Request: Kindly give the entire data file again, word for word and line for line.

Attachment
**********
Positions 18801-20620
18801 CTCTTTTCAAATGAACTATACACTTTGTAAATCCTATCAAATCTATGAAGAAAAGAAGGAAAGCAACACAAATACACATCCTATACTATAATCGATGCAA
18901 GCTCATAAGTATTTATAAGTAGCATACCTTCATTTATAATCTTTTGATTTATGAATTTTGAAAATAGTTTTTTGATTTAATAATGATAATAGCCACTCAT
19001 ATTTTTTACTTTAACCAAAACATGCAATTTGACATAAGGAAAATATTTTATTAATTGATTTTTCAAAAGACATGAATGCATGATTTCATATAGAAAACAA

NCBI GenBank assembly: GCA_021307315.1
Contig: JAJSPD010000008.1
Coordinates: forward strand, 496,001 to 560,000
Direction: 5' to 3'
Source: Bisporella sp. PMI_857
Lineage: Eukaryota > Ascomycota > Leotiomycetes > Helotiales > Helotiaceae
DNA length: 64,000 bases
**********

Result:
Positions 18801-20620
18801 CTCTTTTCAAATGAACTATACACTTTGTAAATCCTATCAAATCTATGAAGAAAAGAAGGAAAGCAACACAAATACACATCCTATACTATAATCGATGCAA
18901 GCTCATAAGTATTTATAAGTAGCATACCTTCATTTATAATCTTTTGATTTATGAATTTTGAAAATAGTTTTTTGATTTAATAATGATAATAGCCACTCAT
19001 ATTTTTTACTTTAACCAAAACATGCAATTTGACATAAGGAAAATATTTTATTAATTGATTTTTCAAAAGACATGAATGCATGATTTCATATAGAAAACAA

NCBI GenBank assembly: GCA_021307315.1
Contig: JAJSPD010000008.1
Coordinates: forward strand, 496,001 to 560,000
Direction: 5' to 3'
Source: Bisporella sp. PMI_857
Lineage: Eukaryota > Ascomycota > Leotiomycetes > Helotiales > Helotiaceae
DNA length: 64,000 bases